Posted On 03 Oct 2017
Get to know the punk rock band from Oregon called Not A Part Of It. Their album, “The Nine Lives Of The Night Life”, was released earlier this year on February 17th.
The band is made up of songwriter/vocalist/guitar player Jason Burton, bass player/back-up vocalist Daylon Liles, and drummer Cody Lamb. All the musicians are accomplished, in their own right, having been past members of local and national bands like: Manitoba Lights, Everyday Automaton, Shortround, and New York Hardcore band Murphy’s Law. The trio came together in February 2014, as the result of an unexpected line-up change and an already booked west coast tour. After one month of intense practice the tour happened as scheduled; the current line-up has been performing and writing together ever since.
To date, the band has recorded two full length albums: “Don’t Let the Bastards Down” (2015) and “Nine Lives of the Night Life” (released February 2017). They have also completed five West Coast tours. At the top of the year, they headed out for a mid-west/west coast tour; going as far east as Chicago then south, to Austin, TX. In addition, NAPOI they stopped in Las Vegas, southern California, and the San Francisco bay area. Some of these dates were shared with Washington state punks, Potbelly, Box Cutter, The Angry Samoans, Verbal Abuse and Know.
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Learn more about Not A Part Of it in the following All Access interview:
Thanks for your time! Where does this interview find the band today? Is there music playing in the background? What music do you all like to listen to when you are relaxing or answering interview questions?
Jason: Haha I’m not listening to music while I answer interview questions. I want to give all of my attention to your amazing and amusing questions!!!!
Daylon: I’m not listening to anything currently, but lately I’ve been on a Berkeley punk kick. I was listening to some Crimpshrine earlier today.
How does 2017 so far compare to last year? Did you all approach this year differently then you did 2016?
J: Wow, I don’t remember things in that context. People will say things like “remember? we did that in June 2014” and I’ll say something like “no. I mean, I remember doing it but not when.” Things are similar this year. Not A Part Of It is doing the same things. Recording, releasing music, touring. Always with the goal of doing more and better.
D: 2017 has been great so far. We’ve been to a lot of new places, and made tons of new friends. Earlier this year we were able to make it out to the Midwest for the first time, and we had a blast.
Growing up, did you both always want to be musicians? Can you recall the moment you realized that you could really make music together and be a band? Why do you think your name truly represents this group and the music that you create?
J: I suppose, but not in that way of thinking, “I want to be…” I used to pretend to be The Beatles, The Monkees and stuff. Haha my brother and I would strum and fret on tennis rackets like they were guitars and I remember playing a chalkboard for a drum. I guess I was playing Ringo. I think the name, Not A Part Of It, represents anything you want it to. You can answer the question, “what are you not a part of”? It’s not as simple as a name like “The Sheep” or something. Wait, that has a double meaning. Possibly more meanings.
D: Growing up, I think there had to have been a point where I wanted to do everything. I can’t recall the moment exactly, but I know that when we first started playing, everything just clicked. We all mesh together well when it comes to writing music and performing. As far as the name goes, I know Jason can explain it better than I can. To me, It’s about non-compliance.
I always like to ask artists how their hometown has been an influence on the kind of music they make and really, what kind of a band they are today. So how do you think Oregon has affected you?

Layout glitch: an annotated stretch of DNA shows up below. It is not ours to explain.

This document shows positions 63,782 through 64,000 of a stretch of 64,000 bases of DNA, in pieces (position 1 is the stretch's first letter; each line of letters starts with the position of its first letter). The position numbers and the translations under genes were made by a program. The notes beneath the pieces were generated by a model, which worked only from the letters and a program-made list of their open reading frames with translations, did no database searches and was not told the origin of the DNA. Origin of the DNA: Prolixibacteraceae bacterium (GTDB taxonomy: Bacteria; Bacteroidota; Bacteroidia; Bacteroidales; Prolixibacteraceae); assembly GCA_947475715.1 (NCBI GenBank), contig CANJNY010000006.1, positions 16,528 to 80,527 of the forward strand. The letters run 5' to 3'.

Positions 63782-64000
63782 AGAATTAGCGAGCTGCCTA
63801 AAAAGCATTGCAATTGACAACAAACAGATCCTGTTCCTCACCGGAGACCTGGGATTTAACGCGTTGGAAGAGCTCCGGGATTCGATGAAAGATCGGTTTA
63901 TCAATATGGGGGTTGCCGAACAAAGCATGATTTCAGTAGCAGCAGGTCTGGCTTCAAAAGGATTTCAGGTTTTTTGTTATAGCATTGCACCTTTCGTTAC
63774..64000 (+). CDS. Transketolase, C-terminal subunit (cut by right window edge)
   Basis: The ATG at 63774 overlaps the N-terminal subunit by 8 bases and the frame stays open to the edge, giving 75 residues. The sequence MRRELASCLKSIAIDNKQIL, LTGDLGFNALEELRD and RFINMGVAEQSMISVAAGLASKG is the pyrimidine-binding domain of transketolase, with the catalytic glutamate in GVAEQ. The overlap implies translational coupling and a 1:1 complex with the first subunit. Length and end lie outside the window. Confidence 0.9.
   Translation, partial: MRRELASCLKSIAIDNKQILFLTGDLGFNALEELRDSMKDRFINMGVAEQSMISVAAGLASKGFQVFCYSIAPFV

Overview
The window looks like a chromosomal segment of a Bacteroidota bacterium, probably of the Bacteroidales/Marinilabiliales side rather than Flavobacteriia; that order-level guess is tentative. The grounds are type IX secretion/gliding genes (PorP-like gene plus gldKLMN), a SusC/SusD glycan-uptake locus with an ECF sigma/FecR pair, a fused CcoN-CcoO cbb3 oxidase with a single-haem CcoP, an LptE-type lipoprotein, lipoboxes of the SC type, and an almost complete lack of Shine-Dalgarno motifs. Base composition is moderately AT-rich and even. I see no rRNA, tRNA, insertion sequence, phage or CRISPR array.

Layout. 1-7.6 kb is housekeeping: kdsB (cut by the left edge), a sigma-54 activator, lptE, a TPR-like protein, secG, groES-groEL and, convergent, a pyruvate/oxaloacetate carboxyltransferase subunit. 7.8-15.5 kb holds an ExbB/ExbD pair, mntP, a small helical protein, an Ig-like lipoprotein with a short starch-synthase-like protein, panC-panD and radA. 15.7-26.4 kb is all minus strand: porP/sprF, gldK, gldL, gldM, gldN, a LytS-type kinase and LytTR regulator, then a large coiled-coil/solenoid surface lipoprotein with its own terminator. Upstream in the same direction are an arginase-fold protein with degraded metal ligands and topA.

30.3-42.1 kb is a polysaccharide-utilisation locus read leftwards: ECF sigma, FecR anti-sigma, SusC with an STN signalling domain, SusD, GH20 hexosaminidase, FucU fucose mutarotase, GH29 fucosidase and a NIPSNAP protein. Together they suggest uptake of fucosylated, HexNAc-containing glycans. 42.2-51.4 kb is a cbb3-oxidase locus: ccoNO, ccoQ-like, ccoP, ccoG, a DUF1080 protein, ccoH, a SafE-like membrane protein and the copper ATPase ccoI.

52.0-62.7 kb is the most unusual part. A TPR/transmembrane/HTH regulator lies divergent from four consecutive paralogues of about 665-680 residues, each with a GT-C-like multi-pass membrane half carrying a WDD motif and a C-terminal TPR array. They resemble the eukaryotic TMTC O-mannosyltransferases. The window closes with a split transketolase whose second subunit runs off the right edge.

J: I’m sure it affects the music. I think it’s for others to discover how, but I will say that being near the bay area in the ’90’s shaped what kind of punk scene I grew up in. It seemed extremely influenced by what was going on there with 924 Gilman and MRR and all the political ideologies and musical directions that came with that.
D: I’m not sure if living in Oregon has affected the kind of music we make, it’s hard to say. Though I think that I have definitely been influenced by the music I grew up listening to, and the bands I grew up watching when I was young.
I’ve read that you all have been in other bands so I am curious how being in Not Part Of It compares to those other musical experiences?
J: I think that this band is different because we get along the best of any band I’ve been in. We all write and learn fast and work really hard at doing the best we can when recording or performing or anything to do with the band. Thus, it’s the strongest material I personally have been involved with.
D: We work hard in this band to do what we do, we always try to be touring, writing new material and recording. We like to stay busy!
Earlier this year, you released your latest album called “The Nine Lives Of The Night Life.” What was it like putting that collection together? What was the inspiration for these songs?
J: The songs are from a variety of writing periods. For instance, the opening track “Hostile Populace” I wrote in 2003 I think. I’ve played and recorded that song with bands in New York, Ohio and Eugene now. The inspiration is and always has been my interpretation of life and what is going on in the world, and the overwhelming urge to share that. Like any writer (I assume), I need you to know that I also know. We’re all in this together and we’re all we have. Let’s see… what else? I wanted to put the song “National National” on the album because it is referenced in the song “Contemporary Charismatic Criminals” from the album “Don’t Let The Bastards Down” that we released in 2015. It was actually written before “Contemporary Charismatic Criminals” so I wanted that on the follow up at least.
D: I had a great time working on this album. We had a lot of room to be creative and have as much fun as we wanted to have with the project. We were able to bring our friends in from other bands we love, such as Critical Shakes, Pirate Radio, and Mugen Hoso from Japan.
How do you think you have grown and developed over the years? How is your latest album different or similar to your 2015 collection, “Don’t Let the Bastards Down”?